Each question has three answers to choose from. The answers were contributed by a group of about 25 veteran principals and other school administrators from across the country based on what they thought was reasonable. While there is a “preferred” answer, said Mr. Hughes, “often what we’re doing is creating situations where you have to choose between right and right.”
The hope is that, over time, participants will more likely pick the strategic answer that will get them furthest toward their goal. The Johnson Elementary School simulation is fairly linear— regardless of where the participants start, they eventually work their way through the entire scenario.
The Greenwood Middle School simulation is much more complex, with literally thousands of pathways for a participant to follow, some of which lead to dead ends. The Greenwood simulation also includes video clips from experts who discuss their own thinking about the case at the end of each section.
The discussion among participants is probably what principals appreciate most, however.
In a question in the analysis and planning section of the Johnson simulation, participants are asked: “In order to start developing a plan for the success of the school, what data are you going to analyze first?”
Roughly half the group chooses to look at 3rd and 5th grade scores over the past four years, while the other half chooses to look at the total school data profile and how it fluctuates from year to year.
Jason McCrevan, the principal of Moody Elementary School in Lowell, chose option one because raising scores in those grades was the superintendent’s priority for the year. Linda Lee, the principal of Shaughnessy Elementary School, also chose that option because it was a more targeted look at data and less likely to overwhelm teachers at the school who, according to the case study, have little experience with data-driven analysis.
But Paul Schlichtman, the coordinator of research, testing, and assessment for the district, chose to look at data for the school as a whole because the problems may not reside specifically in those grades.
“I fought with this a little bit,” sighed Timothy McGillicuddy, the principal at E.N. Rogers Middle School, who wanted to pursue both avenues.
In between the discussion, Ms. Sable coaches the two facilitators in the hallway about what they might have done to probe deeper during the discussion and to challenge some of the participants’ assumptions.
Alison Corner, the principal of Pawtucketville Memorial Elementary School here, said she particularly liked the Johnson simulation. “It’s really fascinating to think about your answer and how the group answered and why,” she said. “It really did work for me.”
But Matthew Stahl, a first-year principal at Washington Elementary School, said that, as a new principal, he also found the experience frustrating.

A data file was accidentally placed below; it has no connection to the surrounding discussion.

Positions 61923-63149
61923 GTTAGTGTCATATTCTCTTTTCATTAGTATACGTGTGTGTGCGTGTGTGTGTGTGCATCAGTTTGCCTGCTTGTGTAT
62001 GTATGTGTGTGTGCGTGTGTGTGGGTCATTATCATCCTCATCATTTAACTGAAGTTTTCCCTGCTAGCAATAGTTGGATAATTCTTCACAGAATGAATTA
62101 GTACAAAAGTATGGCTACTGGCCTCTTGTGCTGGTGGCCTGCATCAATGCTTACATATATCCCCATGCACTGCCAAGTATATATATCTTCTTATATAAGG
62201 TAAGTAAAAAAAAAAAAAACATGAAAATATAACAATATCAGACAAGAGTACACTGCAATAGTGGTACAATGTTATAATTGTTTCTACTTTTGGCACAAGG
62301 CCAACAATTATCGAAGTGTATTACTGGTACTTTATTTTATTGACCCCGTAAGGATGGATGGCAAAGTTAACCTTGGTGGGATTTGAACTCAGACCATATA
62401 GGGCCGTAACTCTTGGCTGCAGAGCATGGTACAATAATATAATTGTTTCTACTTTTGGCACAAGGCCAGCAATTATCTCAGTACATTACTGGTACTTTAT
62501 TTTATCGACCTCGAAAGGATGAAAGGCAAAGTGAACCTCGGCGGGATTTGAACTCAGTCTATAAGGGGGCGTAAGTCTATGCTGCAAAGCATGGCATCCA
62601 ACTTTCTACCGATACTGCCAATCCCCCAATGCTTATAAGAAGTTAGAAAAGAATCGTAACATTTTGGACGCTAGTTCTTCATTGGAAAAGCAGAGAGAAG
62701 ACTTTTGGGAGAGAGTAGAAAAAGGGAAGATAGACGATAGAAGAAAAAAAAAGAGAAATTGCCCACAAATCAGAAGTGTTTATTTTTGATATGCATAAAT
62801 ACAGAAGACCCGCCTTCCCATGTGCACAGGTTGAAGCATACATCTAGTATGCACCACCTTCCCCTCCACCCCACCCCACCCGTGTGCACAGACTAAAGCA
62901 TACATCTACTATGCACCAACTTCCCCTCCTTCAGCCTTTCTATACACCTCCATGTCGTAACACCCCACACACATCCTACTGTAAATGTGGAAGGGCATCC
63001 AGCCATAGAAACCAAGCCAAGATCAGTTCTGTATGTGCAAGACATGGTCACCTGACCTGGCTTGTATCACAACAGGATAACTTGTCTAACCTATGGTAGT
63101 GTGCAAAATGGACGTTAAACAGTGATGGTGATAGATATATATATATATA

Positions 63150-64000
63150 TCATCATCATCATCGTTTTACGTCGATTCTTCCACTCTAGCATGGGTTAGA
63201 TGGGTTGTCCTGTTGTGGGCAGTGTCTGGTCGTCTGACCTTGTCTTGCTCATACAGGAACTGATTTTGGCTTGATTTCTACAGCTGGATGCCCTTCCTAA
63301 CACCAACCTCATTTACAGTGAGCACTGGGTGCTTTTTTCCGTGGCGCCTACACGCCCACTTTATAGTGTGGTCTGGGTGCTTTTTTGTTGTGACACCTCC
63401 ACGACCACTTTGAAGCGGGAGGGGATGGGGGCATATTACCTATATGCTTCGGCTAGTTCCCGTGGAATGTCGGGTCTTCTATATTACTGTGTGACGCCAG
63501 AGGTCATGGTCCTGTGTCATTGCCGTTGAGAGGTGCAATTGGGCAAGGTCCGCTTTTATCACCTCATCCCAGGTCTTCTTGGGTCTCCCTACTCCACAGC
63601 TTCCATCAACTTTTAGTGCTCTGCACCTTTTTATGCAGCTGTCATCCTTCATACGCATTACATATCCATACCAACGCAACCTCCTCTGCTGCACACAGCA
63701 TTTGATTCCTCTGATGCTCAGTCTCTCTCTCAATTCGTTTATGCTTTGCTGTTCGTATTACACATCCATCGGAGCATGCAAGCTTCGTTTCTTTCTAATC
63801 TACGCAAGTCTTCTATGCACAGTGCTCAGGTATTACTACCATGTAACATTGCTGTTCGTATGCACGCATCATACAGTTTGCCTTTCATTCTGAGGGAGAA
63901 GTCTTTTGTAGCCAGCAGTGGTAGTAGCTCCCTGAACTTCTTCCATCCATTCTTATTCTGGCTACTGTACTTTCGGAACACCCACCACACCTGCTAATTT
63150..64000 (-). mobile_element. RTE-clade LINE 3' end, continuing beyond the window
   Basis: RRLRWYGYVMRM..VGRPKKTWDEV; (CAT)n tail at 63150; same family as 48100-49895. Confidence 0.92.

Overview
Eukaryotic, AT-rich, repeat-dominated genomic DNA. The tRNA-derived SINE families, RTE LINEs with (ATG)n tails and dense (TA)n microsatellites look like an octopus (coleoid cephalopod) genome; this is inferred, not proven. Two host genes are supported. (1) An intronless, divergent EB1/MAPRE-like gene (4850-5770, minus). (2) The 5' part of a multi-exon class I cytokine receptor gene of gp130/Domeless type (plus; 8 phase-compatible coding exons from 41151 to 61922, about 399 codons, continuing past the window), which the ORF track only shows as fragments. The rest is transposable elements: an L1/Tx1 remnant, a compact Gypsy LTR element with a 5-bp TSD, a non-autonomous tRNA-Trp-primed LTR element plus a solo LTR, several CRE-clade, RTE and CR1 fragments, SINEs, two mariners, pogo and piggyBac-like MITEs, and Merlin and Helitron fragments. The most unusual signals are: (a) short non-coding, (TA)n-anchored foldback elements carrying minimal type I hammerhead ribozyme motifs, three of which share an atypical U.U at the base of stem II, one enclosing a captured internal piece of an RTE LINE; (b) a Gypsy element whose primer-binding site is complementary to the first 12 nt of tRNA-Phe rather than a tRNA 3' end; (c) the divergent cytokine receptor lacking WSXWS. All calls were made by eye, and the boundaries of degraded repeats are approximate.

“For me, it was difficult to get into the Johnson school. Every question, Washington would pop into my head.” He wondered what steps he’d actually take back in his own building based on the simulation: “What are we going to do to move those 14 teachers [in the scenario] who do the same lesson plan every single year?”
Stephen Gross, a first-year principal at Katherine Stoklosa Middle School, where the training took place, said that for him, the Johnson simulation resonated because of the constant press to make decisions in the heat of the moment and the need to step back and reflect on those decisions.
Karla Brooks Baehr, the superintendent of the Lowell district, plans to roll out the NISL training across all her schools, as well as the central administration, over several years, starting with a carefully assembled five-person leadership team that includes two elementary principals, two middle school principals, and the deputy superintendent for curriculum and instruction. Her goal, she said, is not only to improve the skills of school principals but also to transform the central office’s relationship to the schools.
“It’s been a very powerful professional-development experience for the team,” said Ms. Baehr, who also took part in the simulation. “I think each one of them could point to things that they’re doing differently today.”
“It really forces you to think about how you approach decisionmaking,” agreed Richard Rogers, the principal of Charlotte M. Murkland Elementary School, one of the original team members and a 19-year veteran who now trains other principals. “Helping you to think more strategically is a major emphasis.”
Massachusetts and Pennsylvania probably have embraced NISL more than any other states so far. In addition to paying for the NISL training at the district level, the state of Massachusetts supports some 25 “principal coaches” statewide, and it is developing a facilitation guide for trainers. Lesley University, in Cambridge, Mass., also has agreed to provide 24 credits toward a doctoral degree for principals who have finished the NISL training.
“What we’re trying to do is build support and sustainability,” said Bobbie D’Alessandro, the administrator of school performance evaluation and leadership development for the state education department. She said some districts are also choosing to spend their own money to offer the training to both assistant and aspiring principals, although it was originally designed for principals in their first three to five years on the job.
Pennsylvania lawmakers last summer enacted legislation, which requires new principals to complete an induction and development program, based on nine school leadership standards, in order to retain their certificates. The legislature provided money for the state to pay for such training, which is largely being delivered through NISL-prepared facilitators.
NISL charges $15,000 per person to train a leadership team that it certifies to train other principals. Participants are provided with a kit of professional books, other readings, instructor guides, and other materials. They also have access to the online component of the NISL curriculum. Fees for the materials for the principals’ program range from $5,000 a person for the first 75 principals to $2,000 each for 1,000 school leaders or more.
“The leadership training is probably one of the most powerful levers we can pull down,” Pennsylvania Secretary of Education Gerald Zahorchak said in explaining why he supports the program. “We know that there’s no good school, no great school, without a great leader.”
Vol. 27, Issue 10, Pages 1,14-15